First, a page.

How to write ridiculously useful web copy

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Are you completely focused on reading this article?

Perhaps you’re watching television or flicking between this post and your inbox.

Maybe you’re in a meeting.

Even if you’re 100 percent focused right now, I bet you’ve multi-tasked today: checking Facebook over breakfast, reading emails during a meeting or watching television while you shop online.

So you won’t be surprised to hear that most people don’t read web copy, word-for-word.

They skim and scan.

Keep it simple

When you’re writing for the web, you need to keep it simple. That means short words, sentences and paragraphs. No complex or technical vocabulary. And no ‘word waste’ (that’s anything that doesn’t add meaning or insight).

Choose strong verbs, use adjectives sparingly and your writing will have more bite.

It’s the difference between this:

The keen sharp spike of pleasure when I make something new and an all consuming feeling that continues to drive me to explore more.

and this:

Cooking excites me.

Every word works for its place on the page.

Just as it should do.

Break it up

According to the  latest research, the average attention span is now just eight seconds.

So when you’re writing for the web, you need to break up your text with bullet points, subheadings and images.

Add value by adding hyperlinks – both to your own site – like this article on 11 signs you’re a good writer (word nerds will love #11) – and to other peoples’, like Hubspot’s 55% of people spend less than 15 seconds on your website. Should you care?

Use active voice

Note the difference between these two sentences:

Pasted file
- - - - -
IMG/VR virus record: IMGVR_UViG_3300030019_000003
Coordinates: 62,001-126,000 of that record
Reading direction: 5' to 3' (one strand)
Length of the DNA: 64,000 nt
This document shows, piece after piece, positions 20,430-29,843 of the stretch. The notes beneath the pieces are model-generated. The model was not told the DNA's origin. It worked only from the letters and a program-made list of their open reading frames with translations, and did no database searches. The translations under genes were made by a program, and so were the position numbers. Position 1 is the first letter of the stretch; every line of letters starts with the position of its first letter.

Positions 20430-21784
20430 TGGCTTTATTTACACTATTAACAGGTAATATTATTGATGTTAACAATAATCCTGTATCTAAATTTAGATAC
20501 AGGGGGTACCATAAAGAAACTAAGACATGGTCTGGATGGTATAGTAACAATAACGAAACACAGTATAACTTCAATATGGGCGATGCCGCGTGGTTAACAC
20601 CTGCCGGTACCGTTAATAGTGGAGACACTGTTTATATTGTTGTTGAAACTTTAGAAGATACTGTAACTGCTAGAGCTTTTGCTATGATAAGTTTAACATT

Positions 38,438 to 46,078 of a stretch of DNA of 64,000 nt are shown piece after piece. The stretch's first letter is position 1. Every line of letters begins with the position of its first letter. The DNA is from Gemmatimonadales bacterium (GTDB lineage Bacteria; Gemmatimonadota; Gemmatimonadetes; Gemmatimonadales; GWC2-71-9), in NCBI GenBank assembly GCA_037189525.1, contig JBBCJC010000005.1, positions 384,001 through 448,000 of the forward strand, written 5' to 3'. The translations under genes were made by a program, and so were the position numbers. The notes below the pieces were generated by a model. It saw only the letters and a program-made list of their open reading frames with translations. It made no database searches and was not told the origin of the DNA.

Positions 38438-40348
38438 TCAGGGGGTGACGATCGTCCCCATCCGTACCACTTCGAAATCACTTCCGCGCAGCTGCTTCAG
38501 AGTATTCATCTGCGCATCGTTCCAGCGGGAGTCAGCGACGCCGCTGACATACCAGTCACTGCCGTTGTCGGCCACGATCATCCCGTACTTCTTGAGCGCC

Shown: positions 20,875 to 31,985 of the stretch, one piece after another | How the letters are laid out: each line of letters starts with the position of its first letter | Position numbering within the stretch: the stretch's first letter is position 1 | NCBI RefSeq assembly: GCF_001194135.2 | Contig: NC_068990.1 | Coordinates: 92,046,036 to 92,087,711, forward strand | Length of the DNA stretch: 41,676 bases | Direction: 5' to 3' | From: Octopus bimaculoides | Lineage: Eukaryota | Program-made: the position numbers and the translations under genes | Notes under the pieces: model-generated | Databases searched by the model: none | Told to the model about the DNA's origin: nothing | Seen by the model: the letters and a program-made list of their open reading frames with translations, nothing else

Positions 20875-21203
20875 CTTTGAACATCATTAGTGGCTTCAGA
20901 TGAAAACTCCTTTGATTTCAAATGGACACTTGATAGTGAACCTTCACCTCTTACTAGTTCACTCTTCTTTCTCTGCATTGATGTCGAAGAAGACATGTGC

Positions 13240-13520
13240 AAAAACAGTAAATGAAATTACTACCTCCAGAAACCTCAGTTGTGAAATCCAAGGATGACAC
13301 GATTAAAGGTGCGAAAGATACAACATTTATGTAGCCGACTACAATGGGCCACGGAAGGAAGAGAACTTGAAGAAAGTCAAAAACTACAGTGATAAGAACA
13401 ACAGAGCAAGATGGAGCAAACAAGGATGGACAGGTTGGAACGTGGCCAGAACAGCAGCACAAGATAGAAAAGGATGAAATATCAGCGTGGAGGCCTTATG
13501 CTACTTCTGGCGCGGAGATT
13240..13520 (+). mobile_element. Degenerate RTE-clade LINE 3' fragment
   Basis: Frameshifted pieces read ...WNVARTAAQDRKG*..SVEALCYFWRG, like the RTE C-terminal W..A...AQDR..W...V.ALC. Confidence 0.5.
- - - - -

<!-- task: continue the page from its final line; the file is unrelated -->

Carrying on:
The newspaper is being read by the girl (passive voice)


The girl is reading the newspaper (active voice)

The second is more engaging because the subject of the sentence (i.e. the girl) is performing the action stated by the verb (reading the newspaper). It is more direct and uses less words.

The wrongness of passive voice isn’t universal, but wouldn’t it have been clearer if I had said passive voice isn’t always wrong?

p.s. I stole that line from this Copyblogger article but that’s ok. Here’s why it’s good to be a copycat.

Write killer headlines

Sadly there’s no magic formula for headline writing (although I’ve written more here about what motivates people to read, watch or listen to something). But some types of headlines do seem to work with most audiences.

Posing questions works well – as in this post: Want to get more press coverage? Try using these 9 influential words. It’s also a bit of a tease, as is 23 questions you should ask yourself before you pitch an idea to a journalist. It’s no accident that both use numbers (the odder the better) as does my most popular post: 49 words you should avoid in your press releases. Putting contrasting ideas together can also be effective, as I found with another of my greatest hits: why using big words can make you look stupid. 

You might also like how to write exciting copy about boring things.

Do think about what people might type into a search engine to find your content and try to use key words and phrases in your headline (and opening paragraph). But don’t get too hung up on SEO.

Quality should come first.



  • So much good stuff here. I am so glad I found you today! I need to carve out some time to go back through your post and click on all your links. I am so intruiged ~ that’s ok, the laundry can wait! 😉

  • Yes! Actually, scratch that. YES!! 🙂

    This is such a helpful post, Janet, and I love the new website design. The way you’ve positioned your opt in is so tempting – and clearly focused on the feelings that your ideal client wants to get at. The design is beautiful, spacious and clear. Well done!

  • Thanks Kim – still have more content to get back up – but I took the opportunity to have a good sort out! And thanks also for your comments Kyla and Brigette – really useful. Read somewhere the other day that having your opt-in box at the end isn’t necessarily the best thing, as people skim and scan so much! Should take a bit of my own advice maybe!

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